Fear is the barrier. As Americans, we pride ourselves on innovation, ‘can-do’, and a forward-leaning version of ourselves. That attitude shows up in business, non-profits, and community progress.But when it comes to education, we’re terrified of the future, not brave. Still using the same general educational curriculum, with subjects offered in the same order, as in 1923? Check. Still following 50-minute bell periods, although every bit of research says no one learns deeply in that regimen? Check. Still sitting in rows, just like employees work in isolation in business (Not)? Check. Still teaching advanced math that 96% of us never use because it’s hard and good for our character (why not require Greek instead)? Check. And so on. What’s the barrier? What stops us? The very hard truth is that we’re paralyzed by fear of trying something new with our children. We are not yet brave enough to release them from the safe confines of industrial education and work as co-creators to help them find their way in a world that they will design, regardless of us.

SEL and PBL: Let’s Have One Conversation

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It’s always been of interest to me that an IQ test for students in 1910 contained questions such as this: What is the relationship between a dog and rabbit?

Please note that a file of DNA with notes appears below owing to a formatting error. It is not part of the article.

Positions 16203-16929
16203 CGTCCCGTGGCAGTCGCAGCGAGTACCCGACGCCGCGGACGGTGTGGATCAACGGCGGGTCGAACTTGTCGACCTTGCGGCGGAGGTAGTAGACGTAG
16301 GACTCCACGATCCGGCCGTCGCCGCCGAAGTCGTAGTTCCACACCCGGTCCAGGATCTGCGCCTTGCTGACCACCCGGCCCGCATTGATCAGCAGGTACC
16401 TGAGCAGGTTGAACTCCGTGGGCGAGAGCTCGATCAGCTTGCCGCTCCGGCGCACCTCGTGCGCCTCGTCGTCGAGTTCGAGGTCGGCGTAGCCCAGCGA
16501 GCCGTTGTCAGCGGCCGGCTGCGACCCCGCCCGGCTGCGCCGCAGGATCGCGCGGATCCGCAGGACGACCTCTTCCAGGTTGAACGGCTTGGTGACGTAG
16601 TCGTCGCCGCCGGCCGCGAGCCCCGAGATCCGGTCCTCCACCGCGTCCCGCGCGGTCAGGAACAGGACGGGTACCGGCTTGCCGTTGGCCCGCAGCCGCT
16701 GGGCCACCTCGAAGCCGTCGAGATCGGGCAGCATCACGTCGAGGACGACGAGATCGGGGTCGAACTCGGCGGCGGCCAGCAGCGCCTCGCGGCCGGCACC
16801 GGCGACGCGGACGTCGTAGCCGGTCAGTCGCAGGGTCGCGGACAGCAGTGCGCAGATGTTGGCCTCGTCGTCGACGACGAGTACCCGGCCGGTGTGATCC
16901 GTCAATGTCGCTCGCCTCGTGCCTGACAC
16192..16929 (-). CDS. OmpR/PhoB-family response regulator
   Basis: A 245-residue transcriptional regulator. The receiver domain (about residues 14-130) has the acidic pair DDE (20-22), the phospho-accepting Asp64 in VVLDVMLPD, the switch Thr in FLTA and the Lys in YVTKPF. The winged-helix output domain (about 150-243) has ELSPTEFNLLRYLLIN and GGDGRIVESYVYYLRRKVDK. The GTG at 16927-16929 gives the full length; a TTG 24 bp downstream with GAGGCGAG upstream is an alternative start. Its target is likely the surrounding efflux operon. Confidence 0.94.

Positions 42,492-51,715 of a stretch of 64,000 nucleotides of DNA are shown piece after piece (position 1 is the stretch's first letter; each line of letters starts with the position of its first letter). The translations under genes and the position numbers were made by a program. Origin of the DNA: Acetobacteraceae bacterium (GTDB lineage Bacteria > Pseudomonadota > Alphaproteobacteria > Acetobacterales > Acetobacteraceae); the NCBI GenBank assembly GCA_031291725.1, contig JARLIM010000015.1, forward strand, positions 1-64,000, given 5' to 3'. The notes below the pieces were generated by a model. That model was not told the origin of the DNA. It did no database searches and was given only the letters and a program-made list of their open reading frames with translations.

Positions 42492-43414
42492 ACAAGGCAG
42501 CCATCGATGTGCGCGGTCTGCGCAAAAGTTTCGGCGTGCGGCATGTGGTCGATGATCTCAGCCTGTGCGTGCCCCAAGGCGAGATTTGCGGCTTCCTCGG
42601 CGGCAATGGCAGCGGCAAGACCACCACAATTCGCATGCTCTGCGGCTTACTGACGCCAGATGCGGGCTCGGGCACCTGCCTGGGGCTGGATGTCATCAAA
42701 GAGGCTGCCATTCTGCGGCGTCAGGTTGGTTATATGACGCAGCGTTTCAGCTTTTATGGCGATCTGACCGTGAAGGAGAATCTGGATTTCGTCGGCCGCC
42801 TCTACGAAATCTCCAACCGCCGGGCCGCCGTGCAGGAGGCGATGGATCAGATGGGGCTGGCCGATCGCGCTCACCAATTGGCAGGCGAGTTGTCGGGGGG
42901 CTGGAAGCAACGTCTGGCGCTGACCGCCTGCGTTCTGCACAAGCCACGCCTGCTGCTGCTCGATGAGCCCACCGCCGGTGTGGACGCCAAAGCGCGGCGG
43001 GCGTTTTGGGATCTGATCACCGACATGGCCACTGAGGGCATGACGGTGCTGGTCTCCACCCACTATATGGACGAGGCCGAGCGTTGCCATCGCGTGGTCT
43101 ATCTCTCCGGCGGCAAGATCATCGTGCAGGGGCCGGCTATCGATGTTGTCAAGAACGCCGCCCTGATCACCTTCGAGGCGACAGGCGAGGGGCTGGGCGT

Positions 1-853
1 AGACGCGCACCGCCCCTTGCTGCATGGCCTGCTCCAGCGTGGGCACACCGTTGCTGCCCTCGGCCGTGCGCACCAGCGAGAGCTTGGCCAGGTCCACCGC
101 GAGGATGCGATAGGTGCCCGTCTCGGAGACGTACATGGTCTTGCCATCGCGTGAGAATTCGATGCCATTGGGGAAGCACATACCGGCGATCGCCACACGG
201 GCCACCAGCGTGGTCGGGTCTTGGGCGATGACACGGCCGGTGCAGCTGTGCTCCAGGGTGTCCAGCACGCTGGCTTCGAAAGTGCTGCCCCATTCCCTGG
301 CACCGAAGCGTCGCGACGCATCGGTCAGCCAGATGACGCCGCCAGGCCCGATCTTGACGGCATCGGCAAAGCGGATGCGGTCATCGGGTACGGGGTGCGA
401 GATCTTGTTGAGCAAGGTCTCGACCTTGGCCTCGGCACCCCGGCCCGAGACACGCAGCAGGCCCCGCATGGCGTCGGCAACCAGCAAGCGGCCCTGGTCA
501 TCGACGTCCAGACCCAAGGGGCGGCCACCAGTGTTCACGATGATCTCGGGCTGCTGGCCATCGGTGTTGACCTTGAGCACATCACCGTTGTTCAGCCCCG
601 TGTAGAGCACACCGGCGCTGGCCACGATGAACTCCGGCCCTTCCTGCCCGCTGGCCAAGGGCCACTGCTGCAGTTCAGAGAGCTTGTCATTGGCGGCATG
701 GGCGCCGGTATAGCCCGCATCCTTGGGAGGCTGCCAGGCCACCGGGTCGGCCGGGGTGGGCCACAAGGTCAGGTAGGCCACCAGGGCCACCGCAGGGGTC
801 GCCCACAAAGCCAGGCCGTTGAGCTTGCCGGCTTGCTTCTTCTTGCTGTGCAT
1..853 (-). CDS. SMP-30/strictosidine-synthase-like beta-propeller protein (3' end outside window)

Even more interesting is the correct answer at the time: Dogs chase rabbits.

In 2016, such an answer would qualify the test taker for one of those scientific labels slapped on the supposedly deficient humans of the early 20th century, such as idiot and moron. Today, any 6th grader knows the right answer: Dogs and rabbits are both mammals.

That’s one example of how our notion of ‘smartness’ depends on social expectations and the surrounding culture. It’s also a marker of how the scientific model has penetrated our thinking about learning over the last 100 years and led to a deeply-embedded cognitive version of schooling that relies on categorization and logic. It’s a cognitive bias that shows up everywhere in the academic curriculum.

The problem is this, however: Our old notion of intelligence is no longer useful. Managers in private sector industries contend with this daily, as they try to tap the personal strengths of employees to improve communication and collaboration skills, deepen engagement in the company mission, and develop self-motivated leaders. They have increasingly turned to research into positive psychology and strengths-based thinking to give employees more autonomy, meaningful work, and opportunities for personal as well as professional growth—the kind of ‘thrive and drive’ mentality described by Daniel Pink in his books Drive and a Whole New Mind.

The challenge for managers is that no Driver’s Manual exists for teaching this emerging form of intelligence. Training works, up to a point, but intangibles of personality can’t be easily condensed into a set of bullet points or addressed through one day workshops.